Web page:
In addition to our wedding anniversary in May, Jared and I celebrate a weekend in late October, just passed, which marks both when we starting dating (9 years ago) and got engaged (6 years ago). This post is in honor of the occasion.
Disclaimer: Don’t read this if you are unnerved by blood, guts, and glory, and way TMI about scatological concerns and the realities of being a woman in the jungle. It’s pretty gross.
Oh, this is a good one.
So, as I mentioned in my last post, the facilities at the farm where we’re staying in rural Peru are rustic but completely adequate. The toilets are squat toilets, meaning you go in a hole in a metal pan secured in a concrete floor. Line up your feet and you’re in business. Well. Once again, my Freshette has come in enormously handy, as, if you’re a woman, it can be a little challenging to pee into a hole. Something in my mechanism makes the stream go askew, and the first few times I tried going to the bathroom, I just ended up peeing on my sandaled feet (one of the many reasons that you don’t walk into the house with your shoes on). Of course, I had a solution in the Freshette, and for the first few days the only issues were with my creaking knees.
Then my period started. For these times I use something called a menstrual cup, which reduces waste and additional cost to zero, and is really, in my opinion, much more convenient and pleasant than the standard alternatives. Menstrual cups were invented around the same time as modern tampons, but manufacturers realized that there was more money to be made selling disposable products. Another victory for the planned obsolescence racket.
One Sunday morning I woke up, ready to accomplish many things. I was going to change my menstrual cup and go to the bathroom during the same trip to the squat toilet. I had all the hygienic implements, plus my Freshette, ready to go. To free my hands, and avoid placing the Freshette on the concrete floor before using it (keep in mind that this was to keep it clean – the irony of this will come into play very soon), I tucked it into the shelf bra of the dress I was wearing. I finished step one of my agenda, and prepared to move on to step two: peeing. Somehow, though, I bent over too far while standing up to change position and watched, in indescribable horror, as my Freshette tumbled from my dress and disappeared into the pit of poopy hell.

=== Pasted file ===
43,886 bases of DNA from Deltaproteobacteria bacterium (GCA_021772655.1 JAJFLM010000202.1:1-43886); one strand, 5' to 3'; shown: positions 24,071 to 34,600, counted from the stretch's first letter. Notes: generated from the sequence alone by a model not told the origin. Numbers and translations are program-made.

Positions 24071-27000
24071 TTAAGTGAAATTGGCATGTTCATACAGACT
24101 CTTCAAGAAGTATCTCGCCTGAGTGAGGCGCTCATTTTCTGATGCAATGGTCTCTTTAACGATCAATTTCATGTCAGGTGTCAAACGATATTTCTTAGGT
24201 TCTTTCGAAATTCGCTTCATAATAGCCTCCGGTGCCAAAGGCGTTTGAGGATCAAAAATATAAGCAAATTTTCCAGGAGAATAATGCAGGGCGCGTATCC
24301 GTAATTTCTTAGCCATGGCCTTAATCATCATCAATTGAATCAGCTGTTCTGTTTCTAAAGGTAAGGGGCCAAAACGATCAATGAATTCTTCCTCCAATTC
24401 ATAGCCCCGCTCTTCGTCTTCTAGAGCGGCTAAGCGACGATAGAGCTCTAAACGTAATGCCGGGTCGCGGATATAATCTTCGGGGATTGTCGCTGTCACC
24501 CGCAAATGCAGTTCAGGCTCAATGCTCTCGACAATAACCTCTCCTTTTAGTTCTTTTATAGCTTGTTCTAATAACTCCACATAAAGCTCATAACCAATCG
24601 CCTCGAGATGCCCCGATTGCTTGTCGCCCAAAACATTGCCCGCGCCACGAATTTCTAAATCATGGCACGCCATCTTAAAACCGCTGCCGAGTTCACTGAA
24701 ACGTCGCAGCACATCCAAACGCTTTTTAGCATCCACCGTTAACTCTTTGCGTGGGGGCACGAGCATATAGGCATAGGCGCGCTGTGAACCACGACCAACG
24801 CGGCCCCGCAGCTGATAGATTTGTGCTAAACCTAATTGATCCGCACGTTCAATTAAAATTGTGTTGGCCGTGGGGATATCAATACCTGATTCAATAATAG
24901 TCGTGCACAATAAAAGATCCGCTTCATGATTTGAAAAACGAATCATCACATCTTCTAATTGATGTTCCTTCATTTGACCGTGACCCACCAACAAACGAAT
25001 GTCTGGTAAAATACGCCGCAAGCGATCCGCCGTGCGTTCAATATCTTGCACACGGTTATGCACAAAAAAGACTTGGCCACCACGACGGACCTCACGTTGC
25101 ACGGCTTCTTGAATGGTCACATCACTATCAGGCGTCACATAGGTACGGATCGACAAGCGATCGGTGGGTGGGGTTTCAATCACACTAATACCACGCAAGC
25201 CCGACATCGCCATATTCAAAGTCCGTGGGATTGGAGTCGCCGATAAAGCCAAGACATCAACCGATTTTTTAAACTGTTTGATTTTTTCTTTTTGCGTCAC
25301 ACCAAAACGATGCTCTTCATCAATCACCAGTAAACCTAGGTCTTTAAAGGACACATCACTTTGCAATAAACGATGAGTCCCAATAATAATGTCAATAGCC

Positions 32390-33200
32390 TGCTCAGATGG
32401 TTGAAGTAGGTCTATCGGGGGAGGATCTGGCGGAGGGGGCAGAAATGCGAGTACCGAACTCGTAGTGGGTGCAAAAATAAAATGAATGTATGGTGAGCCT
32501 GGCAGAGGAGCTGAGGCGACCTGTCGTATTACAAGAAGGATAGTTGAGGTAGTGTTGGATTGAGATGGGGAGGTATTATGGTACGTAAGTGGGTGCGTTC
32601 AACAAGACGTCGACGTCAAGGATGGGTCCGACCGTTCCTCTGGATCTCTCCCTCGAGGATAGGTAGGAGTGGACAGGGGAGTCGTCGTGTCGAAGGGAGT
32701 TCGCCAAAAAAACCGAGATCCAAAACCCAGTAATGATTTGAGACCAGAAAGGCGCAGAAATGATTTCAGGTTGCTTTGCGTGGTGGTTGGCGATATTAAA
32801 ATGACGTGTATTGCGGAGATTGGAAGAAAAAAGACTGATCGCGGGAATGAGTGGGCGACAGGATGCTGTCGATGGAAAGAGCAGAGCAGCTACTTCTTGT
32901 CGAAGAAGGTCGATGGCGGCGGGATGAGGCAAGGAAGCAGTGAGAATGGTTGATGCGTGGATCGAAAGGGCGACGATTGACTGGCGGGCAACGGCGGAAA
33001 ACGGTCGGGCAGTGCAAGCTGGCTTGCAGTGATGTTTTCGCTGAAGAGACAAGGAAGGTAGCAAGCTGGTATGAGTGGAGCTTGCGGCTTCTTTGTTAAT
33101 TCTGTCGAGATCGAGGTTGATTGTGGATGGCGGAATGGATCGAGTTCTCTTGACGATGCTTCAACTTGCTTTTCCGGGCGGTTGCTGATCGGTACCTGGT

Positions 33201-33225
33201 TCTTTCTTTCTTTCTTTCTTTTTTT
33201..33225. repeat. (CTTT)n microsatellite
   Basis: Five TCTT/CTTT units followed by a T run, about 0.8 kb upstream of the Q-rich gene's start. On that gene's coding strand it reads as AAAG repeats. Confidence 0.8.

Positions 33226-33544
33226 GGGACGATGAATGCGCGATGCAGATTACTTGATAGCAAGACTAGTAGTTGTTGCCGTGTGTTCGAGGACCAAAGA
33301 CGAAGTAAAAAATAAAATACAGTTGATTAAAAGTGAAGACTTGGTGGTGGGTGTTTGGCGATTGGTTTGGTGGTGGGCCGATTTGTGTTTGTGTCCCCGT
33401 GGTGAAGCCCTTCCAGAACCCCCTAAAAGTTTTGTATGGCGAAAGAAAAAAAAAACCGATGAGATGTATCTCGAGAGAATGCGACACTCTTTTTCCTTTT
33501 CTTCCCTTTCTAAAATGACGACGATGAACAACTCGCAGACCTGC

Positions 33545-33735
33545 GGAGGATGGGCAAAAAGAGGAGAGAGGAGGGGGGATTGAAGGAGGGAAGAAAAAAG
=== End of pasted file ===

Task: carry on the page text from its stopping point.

I’m not exaggerating when I say that I burst into tears. When I go to these farms, there is a brief transition period. Days 1-2: I’m a little distressed by the changes and challenges of the location, but I suck it up. No big deal. Days 3-5: at some point the frustrations and changes boil up and I let it out in a good cry. After that I’m fine – it’s just how I release some of the emotional tension. The disappearance of the Freshette into the squat toilet triggered this emotional release and I melted down. Big time. It was one of the worst things I could imagine happening in a squat toilet. Unfortunately, Jared was in the squat toilet next door, and was subjected to hearing his darling wailing in distress. If I’d been alone, I may have had the same outburst, but would have had time to collect myself before going in and reporting the tragedy that had just taken place. But no.
Jared came over, took one look at me, and immediately went into action. I tried to protest between sobs, but he wasn’t having it. He went inside to get a flashlight and found some long pieces of thin rebar in the shed. Then this man got down on his knees and started fishing. Fortunately, the level of muck wasn’t impossibly far away, but certainly too far to just reach in and grab the Freshette. I watched, half in adoration, half in horror, as Jared proceeded to get shit, literally, all over himself. When I saw that his efforts would not be instantaneously successful, I tried to tell him to stop, that I would figure something else out. This, understandably, was mildly irritating, as he was already in the middle of this ordeal, and he told me calmly (though possibly through gritted teeth) to chill out. I tried instead to be helpful by holding the flashlight, cringing because the flashlight now had poop on it.
It took a while. Like, half an hour. Jared had to keep manipulating the rebar, bending it in different ways to try to hook the Freshette. Unhelpfully, I was shaking during this ordeal, which made the flashlight beam shake, which compounded the difficulty of Jared’s task. At one point, the Freshette was on its way up, only to slip away and plop down again in the muck. At another time, as Jared recalled afterward, it started sinking, and he feared briefly losing sight of it forever. Then, all at once, his face locked in concentration, sweat running down his face, his left hand slowly raising the rebar, his right hand darted into the hole and pulled out the Freshette, raising it on high. Sunlight dappled its green matte finish, glinting playfully off the white maggots wriggling in its plastic curves. Tears of gratitude, tinged with embarrassment and total gross-out, came to my eyes. I heard triumphant blasts from angelic trumpets, and somewhere a choir burst into the Hallelujah Chorus. Chivalry was not dead – it was very much alive in a squat toilet somewhere in the high Amazonian jungle.
The Freshette soaked in bleach for the rest of the day. Jared showered off, and went about his day as if nothing had happened. He said afterward that it wasn’t a big deal, that growing up on a farm meant he had his hands in poop all the time, that he would have rescued the Freshette even if I hadn’t been weeping as if someone had just strangled a puppy in front of me. And, well, it’s probably true. That’s just the kind of human that I was fortunate enough to marry.